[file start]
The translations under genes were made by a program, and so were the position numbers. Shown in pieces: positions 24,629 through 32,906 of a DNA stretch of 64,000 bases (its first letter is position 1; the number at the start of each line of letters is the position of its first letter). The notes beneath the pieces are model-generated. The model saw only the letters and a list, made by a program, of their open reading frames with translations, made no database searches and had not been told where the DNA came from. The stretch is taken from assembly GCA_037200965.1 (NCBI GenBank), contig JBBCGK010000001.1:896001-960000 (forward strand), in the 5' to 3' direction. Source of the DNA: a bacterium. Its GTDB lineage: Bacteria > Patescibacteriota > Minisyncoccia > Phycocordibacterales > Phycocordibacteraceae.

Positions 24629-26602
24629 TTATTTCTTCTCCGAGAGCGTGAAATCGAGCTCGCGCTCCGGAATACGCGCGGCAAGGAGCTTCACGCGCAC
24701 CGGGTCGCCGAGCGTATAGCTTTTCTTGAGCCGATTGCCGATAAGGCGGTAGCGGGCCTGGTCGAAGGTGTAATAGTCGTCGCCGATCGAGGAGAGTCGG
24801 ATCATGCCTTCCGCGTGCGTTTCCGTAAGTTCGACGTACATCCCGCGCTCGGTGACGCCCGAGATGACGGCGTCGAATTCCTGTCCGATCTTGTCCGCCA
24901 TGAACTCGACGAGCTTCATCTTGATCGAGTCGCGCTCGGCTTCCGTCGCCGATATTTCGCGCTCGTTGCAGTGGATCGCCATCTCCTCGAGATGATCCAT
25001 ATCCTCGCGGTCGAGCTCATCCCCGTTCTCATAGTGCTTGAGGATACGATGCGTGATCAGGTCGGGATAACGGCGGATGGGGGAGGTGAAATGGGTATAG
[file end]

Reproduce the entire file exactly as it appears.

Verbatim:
The translations under genes were made by a program, and so were the position numbers. Shown in pieces: positions 24,629 through 32,906 of a DNA stretch of 64,000 bases (its first letter is position 1; the number at the start of each line of letters is the position of its first letter). The notes beneath the pieces are model-generated. The model saw only the letters and a list, made by a program, of their open reading frames with translations, made no database searches and had not been told where the DNA came from. The stretch is taken from assembly GCA_037200965.1 (NCBI GenBank), contig JBBCGK010000001.1:896001-960000 (forward strand), in the 5' to 3' direction. Source of the DNA: a bacterium. Its GTDB lineage: Bacteria > Patescibacteriota > Minisyncoccia > Phycocordibacterales > Phycocordibacteraceae.

Positions 24629-26602
24629 TTATTTCTTCTCCGAGAGCGTGAAATCGAGCTCGCGCTCCGGAATACGCGCGGCAAGGAGCTTCACGCGCAC
24701 CGGGTCGCCGAGCGTATAGCTTTTCTTGAGCCGATTGCCGATAAGGCGGTAGCGGGCCTGGTCGAAGGTGTAATAGTCGTCGCCGATCGAGGAGAGTCGG
24801 ATCATGCCTTCCGCGTGCGTTTCCGTAAGTTCGACGTACATCCCGCGCTCGGTGACGCCCGAGATGACGGCGTCGAATTCCTGTCCGATCTTGTCCGCCA
24901 TGAACTCGACGAGCTTCATCTTGATCGAGTCGCGCTCGGCTTCCGTCGCCGATATTTCGCGCTCGTTGCAGTGGATCGCCATCTCCTCGAGATGATCCAT
25001 ATCCTCGCGGTCGAGCTCATCCCCGTTCTCATAGTGCTTGAGGATACGATGCGTGATCAGGTCGGGATAACGGCGGATGGGGGAGGTGAAATGGGTATAG